Greater Kansas, Etc. v. Div. of Emp. Sec., Etc. , 583 S.W.2d 247 ( 1979 )


Menu:
  • 583 S.W.2d 247 (1979)

    GREATER KANSAS CITY BAPTIST AND COMMUNITY HOSPITAL ASSOCIATION, d/b/a Martin Luther King Jr. Memorial Hospital, Plaintiff-Appellant,
    v.
    DIVISION OF EMPLOYMENT SECURITY, DEPARTMENT OF LABOR AND INDUSTRIAL RELATIONS of Missouri, and John F. Meystrik, Director, Defendants-Respondents.

    No. 30057.

    Missouri Court of Appeals, Western District.

    June 11, 1979.

    Herman M. Shaffer, Charles C. Shafer, Jr., Kansas City, for plaintiff-appellant.

    John F. Gillespie and Rick V. Morris, Jefferson City, for defendants-respondents.

    Before HIGGINS, Special Judge, Presiding, SWOFFORD, C. J., and WELBORN, Special Judge.

    ANDREW JACKSON HIGGINS, Special Judge, Presiding.

    Appeal from judgment of dismissal of petition for relief from employment security taxes. Appellant contends the court erred in such dismissal on defendants' motion to dismiss for failure to exhaust administrative remedies and lack of jurisdiction "because King had adequately pleaded it was a party whose rights, status or legal relations were affected by an unconstitutional statute and the * * * objections raised by defendants' motion were not applicable to King who as a matter of law was entitled to a trial on the merits." Affirmed.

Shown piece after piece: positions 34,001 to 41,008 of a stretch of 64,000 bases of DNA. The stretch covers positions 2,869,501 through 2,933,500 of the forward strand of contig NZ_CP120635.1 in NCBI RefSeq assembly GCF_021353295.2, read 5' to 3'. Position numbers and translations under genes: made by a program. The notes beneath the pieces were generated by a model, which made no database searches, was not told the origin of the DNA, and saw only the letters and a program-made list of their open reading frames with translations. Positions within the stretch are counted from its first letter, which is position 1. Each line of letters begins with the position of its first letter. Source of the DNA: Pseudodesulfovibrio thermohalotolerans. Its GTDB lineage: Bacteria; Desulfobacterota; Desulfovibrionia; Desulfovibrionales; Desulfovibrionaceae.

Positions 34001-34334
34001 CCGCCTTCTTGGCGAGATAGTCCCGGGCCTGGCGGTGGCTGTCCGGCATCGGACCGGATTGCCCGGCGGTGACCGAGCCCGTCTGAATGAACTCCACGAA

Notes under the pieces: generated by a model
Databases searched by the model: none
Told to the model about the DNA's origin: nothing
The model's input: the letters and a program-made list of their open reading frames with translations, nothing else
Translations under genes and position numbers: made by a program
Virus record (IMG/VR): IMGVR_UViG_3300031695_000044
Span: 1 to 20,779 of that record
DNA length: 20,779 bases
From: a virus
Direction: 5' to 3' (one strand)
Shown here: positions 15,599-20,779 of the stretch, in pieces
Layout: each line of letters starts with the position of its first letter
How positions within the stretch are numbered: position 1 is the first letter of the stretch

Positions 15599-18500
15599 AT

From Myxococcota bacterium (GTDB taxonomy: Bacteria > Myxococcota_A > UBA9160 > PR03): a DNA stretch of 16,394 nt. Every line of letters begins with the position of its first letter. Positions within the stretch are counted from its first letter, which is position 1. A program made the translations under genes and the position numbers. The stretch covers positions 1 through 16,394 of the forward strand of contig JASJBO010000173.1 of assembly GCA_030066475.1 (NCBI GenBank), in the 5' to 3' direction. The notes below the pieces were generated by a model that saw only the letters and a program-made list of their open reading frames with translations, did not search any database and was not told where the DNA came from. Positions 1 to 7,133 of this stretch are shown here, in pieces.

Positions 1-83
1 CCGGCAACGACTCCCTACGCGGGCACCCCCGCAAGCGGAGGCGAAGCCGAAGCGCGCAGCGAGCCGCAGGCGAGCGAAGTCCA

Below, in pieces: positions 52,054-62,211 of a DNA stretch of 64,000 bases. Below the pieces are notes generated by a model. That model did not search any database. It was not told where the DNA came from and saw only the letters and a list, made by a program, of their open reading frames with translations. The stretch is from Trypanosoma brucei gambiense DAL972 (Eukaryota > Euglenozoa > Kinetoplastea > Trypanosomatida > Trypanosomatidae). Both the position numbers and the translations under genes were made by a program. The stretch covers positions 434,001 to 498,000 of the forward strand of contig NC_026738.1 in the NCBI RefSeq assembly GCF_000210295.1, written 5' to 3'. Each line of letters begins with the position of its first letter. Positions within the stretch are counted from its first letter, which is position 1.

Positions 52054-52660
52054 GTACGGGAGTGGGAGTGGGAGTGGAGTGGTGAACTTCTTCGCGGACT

The statement is taken from appellant's brief. Plaintiff is a Missouri not-for-profit corporation engaged in providing medical services primarily to the poor. Until 1972, plaintiff enjoyed an exemption from employment security tax based on its status as a corporation organized exclusively for charitable purposes. In 1972, plaintiff lost *248 its exemption when the Employment Security Law was amended to provide that only those charitable concerns employing fewer than four persons in an average business day would be afforded the heretofore unqualified charitable exemption. With its records evincing more than four employees in a typical business day, plaintiff was logically determined to be liable as an employer under Chapter 288 RSMo. Plaintiff paid the assessed employment security tax until the fourth quarter, 1975, when, because of its operating burden, it decided to challenge Section 288.034.8 RSMo under which its exemption was revoked.